These stunning images of Earth, are the first ones from America’s newest weather satellite, and they could make predictions much more accurate.
Above, GOES-16 (previously known as GOES-R) captured this view of the moon as it looked across the surface of the Earth on January 15, 2017. Like earlier GOES satellites, GOES-16 will use the moon for calibration. Credit: NOAA/NASA
GOES-16 observes Earth from an equatorial view approximately 22,300 miles high, creating full disk images like these, extending from the coast of West Africa, to Guam, and everything in between. Credit: NOAA/NASA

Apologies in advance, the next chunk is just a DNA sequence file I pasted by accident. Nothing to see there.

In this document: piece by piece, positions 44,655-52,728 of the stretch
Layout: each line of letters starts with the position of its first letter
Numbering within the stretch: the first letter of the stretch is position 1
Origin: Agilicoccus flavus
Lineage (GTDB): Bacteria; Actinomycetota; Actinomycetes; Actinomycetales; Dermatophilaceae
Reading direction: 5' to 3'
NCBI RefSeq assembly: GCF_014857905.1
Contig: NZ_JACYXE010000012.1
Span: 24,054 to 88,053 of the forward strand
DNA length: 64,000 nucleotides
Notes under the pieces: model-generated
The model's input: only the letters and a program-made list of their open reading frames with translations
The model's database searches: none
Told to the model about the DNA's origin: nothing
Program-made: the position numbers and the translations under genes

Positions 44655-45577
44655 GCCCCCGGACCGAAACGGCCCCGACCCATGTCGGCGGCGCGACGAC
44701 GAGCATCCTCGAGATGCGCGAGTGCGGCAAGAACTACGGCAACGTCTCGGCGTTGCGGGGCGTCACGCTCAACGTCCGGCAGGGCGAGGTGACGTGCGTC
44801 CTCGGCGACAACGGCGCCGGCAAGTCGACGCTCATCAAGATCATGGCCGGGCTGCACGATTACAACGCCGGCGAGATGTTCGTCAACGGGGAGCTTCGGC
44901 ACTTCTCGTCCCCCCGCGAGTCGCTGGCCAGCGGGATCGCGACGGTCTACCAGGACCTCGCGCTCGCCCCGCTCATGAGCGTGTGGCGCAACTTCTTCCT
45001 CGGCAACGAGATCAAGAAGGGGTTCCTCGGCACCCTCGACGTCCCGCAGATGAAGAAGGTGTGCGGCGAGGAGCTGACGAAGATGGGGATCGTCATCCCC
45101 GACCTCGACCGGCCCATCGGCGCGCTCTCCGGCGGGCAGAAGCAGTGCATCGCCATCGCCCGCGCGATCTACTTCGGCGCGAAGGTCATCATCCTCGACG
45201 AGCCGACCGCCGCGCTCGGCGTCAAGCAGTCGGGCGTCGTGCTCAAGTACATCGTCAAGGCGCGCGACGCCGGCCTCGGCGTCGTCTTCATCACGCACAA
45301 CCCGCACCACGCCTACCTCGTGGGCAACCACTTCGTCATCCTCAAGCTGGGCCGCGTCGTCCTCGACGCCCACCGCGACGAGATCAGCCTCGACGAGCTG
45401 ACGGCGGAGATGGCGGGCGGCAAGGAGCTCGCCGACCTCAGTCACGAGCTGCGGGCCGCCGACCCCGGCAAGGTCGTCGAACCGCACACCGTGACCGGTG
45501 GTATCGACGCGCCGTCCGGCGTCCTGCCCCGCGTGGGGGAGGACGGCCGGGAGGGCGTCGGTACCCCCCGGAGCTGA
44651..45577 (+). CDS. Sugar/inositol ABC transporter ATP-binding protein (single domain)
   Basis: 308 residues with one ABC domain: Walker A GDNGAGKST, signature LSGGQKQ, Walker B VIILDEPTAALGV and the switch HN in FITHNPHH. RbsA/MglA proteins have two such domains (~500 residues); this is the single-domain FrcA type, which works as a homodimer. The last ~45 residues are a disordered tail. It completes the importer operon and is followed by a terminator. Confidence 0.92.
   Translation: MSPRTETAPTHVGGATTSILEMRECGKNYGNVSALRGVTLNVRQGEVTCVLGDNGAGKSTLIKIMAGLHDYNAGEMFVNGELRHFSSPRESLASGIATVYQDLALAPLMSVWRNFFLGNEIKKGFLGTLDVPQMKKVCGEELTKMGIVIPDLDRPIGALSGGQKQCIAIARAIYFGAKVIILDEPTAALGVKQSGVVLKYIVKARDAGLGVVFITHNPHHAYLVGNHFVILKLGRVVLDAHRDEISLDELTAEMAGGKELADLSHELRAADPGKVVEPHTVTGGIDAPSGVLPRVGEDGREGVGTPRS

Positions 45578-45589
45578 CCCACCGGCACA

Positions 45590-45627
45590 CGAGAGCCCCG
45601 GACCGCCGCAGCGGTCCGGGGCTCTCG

Stephen Volz, PhD, NOAA’s assistant administrator for Satellite and Information Services, siad:
“Seeing these first images from GOES-16 is a foundational moment for the team of scientists and engineers who worked to bring the satellite to launch and are now poised to explore new weather forecasting possibilities with this data and imagery.
The incredibly sharp images are everything we hoped for based on our tests before launch.
We look forward to exploiting these new images, along with our partners in the meteorology community to make the most of this fantastic new satellite.”